Though shadowing a general internal medicine physician during college allowed me to appreciate his close personal bond with patients, my interest in physiology initially pointed me to the specialties of endocrinology or cardiac electrophysiology. Two things occurred during my second year of residency that changed my heart. Dr. Michael LaCombe, of Annals of Internal Medicine's On Being a Doctor fame, was a visiting professor in our residency for a month, and I had the good fortune of working closely with him. The experience solidified the value of bonding with patients and was further amplified when I spent a month later in the year in my hometown doing a community preceptorship with a general internal medicine physician. Seeing patients whom I had known all of my life and sharing their stories committed me to primary care medicine.
Please describe a typical day in your practice.
What is most appealing in primary care is that no day is typical. After 20 years of providing comprehensive inpatient and outpatient service, I handed my inpatients off to a hospitalist program several years ago. My day usually begins making rounds at one of the two skilled nursing facilities where I serve as medical director. This is where I really do feel most like Marcus Welby, MD. With my little black bag in hand, I go from room to room reviewing charts and offering encouragement and comfort without the distractions of an electronic record. While the rest of the morning and afternoon is usually spent with scheduled follow-up visits and wellness exams, days are punctuated by interesting patients. This week, a 24-year-old woman presented with a persistent fever for 5 days after returning from a vacation in Mexico. She had various COVID-like symptoms including eye pain though the antigen was negative. On the day of presentation, she defervesced and developed a diffuse macular rash on the torso and extremities. Laboratory studies revealed leukopenia and thrombocytopenia suggesting dengue fever. Serologies are pending and thankfully she is improving, but no day is typical.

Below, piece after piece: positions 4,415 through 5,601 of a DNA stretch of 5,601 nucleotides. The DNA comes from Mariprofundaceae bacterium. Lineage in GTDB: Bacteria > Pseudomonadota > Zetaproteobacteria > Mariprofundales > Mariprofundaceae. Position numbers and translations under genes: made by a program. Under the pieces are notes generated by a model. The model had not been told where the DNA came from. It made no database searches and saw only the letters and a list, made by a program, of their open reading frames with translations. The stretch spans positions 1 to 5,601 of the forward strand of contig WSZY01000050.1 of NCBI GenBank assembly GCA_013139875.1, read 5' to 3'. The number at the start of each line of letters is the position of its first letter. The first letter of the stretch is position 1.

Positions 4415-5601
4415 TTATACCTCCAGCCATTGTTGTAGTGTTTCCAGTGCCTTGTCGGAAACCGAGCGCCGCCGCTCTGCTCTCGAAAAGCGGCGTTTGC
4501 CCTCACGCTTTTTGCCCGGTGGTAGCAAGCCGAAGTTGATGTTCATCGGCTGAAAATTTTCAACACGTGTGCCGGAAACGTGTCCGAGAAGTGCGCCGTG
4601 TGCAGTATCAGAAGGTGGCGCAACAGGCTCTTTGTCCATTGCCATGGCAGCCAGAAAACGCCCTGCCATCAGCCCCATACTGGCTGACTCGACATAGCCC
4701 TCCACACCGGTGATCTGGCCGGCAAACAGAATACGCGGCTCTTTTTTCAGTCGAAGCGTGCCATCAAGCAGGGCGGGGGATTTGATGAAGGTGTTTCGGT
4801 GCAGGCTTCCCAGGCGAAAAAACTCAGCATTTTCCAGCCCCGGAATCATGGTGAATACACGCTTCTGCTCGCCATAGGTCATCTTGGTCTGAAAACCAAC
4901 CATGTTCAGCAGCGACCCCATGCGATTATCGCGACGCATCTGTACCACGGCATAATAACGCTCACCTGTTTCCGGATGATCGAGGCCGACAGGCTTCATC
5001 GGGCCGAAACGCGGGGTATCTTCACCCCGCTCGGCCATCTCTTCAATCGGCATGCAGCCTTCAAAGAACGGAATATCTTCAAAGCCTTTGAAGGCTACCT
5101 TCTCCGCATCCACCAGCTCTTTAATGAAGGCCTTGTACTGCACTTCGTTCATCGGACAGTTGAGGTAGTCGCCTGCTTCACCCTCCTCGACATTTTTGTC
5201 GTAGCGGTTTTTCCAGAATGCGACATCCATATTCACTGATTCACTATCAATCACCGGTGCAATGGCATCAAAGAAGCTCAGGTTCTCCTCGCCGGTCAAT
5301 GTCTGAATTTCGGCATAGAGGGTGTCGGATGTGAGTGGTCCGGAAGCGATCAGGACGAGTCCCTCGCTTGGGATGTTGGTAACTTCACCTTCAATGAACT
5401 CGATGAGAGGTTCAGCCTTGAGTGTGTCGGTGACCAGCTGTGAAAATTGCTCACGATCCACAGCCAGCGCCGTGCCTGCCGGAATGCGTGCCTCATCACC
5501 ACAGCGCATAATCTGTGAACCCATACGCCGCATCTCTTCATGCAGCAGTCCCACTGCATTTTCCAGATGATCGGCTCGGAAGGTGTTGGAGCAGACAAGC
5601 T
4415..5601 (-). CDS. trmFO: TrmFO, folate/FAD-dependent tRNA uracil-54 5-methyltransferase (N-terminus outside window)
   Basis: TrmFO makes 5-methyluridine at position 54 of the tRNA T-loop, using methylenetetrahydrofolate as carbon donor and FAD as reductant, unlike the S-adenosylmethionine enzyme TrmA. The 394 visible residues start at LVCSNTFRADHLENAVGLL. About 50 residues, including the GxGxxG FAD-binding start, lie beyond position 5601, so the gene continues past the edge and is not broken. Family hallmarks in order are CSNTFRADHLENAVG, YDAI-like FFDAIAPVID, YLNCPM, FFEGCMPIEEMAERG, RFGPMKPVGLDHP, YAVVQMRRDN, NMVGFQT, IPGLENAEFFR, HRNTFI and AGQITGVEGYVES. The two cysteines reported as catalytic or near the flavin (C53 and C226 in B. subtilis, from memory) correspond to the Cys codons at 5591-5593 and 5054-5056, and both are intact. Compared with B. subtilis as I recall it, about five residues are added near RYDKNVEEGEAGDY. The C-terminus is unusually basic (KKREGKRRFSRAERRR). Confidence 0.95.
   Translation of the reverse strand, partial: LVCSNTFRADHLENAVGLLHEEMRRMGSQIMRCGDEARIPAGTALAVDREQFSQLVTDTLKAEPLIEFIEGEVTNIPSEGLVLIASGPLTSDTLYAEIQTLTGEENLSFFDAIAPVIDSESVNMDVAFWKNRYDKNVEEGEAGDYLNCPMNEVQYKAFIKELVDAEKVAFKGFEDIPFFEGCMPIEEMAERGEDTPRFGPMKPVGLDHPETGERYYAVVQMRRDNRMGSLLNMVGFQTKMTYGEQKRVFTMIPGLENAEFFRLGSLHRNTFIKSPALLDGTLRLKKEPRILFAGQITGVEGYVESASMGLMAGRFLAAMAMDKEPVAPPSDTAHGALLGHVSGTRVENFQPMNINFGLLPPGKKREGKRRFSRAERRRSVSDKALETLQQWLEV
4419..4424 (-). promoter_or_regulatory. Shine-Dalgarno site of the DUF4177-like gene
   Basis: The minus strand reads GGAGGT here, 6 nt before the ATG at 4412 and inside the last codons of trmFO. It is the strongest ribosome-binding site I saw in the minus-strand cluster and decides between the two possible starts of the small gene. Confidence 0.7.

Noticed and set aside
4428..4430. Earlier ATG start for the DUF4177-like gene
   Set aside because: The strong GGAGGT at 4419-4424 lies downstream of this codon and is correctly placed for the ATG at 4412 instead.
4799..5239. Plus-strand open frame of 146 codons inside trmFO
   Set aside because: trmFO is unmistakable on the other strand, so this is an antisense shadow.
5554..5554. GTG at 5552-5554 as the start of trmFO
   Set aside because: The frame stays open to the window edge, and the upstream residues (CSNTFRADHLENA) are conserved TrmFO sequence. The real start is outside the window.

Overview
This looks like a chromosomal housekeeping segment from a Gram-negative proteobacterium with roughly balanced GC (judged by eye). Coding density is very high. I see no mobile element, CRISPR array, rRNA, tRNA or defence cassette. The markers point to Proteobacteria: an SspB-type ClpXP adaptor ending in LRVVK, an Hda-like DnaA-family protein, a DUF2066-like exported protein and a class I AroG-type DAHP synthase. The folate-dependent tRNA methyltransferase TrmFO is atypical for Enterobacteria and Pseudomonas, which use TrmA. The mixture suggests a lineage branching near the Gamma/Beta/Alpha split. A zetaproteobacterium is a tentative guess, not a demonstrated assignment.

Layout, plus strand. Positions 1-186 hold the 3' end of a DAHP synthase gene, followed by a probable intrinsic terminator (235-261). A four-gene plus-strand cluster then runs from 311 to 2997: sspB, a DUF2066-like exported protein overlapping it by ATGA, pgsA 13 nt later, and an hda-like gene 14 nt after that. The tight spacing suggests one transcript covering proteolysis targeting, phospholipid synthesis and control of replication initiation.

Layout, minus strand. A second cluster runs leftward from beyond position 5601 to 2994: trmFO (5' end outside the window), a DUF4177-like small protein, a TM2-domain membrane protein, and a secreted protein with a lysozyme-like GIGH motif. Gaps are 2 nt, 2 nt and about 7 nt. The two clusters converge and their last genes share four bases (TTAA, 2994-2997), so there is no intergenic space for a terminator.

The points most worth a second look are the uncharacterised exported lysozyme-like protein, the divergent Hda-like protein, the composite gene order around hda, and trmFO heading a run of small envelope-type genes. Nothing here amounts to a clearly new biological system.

What are some of your special interests professionally?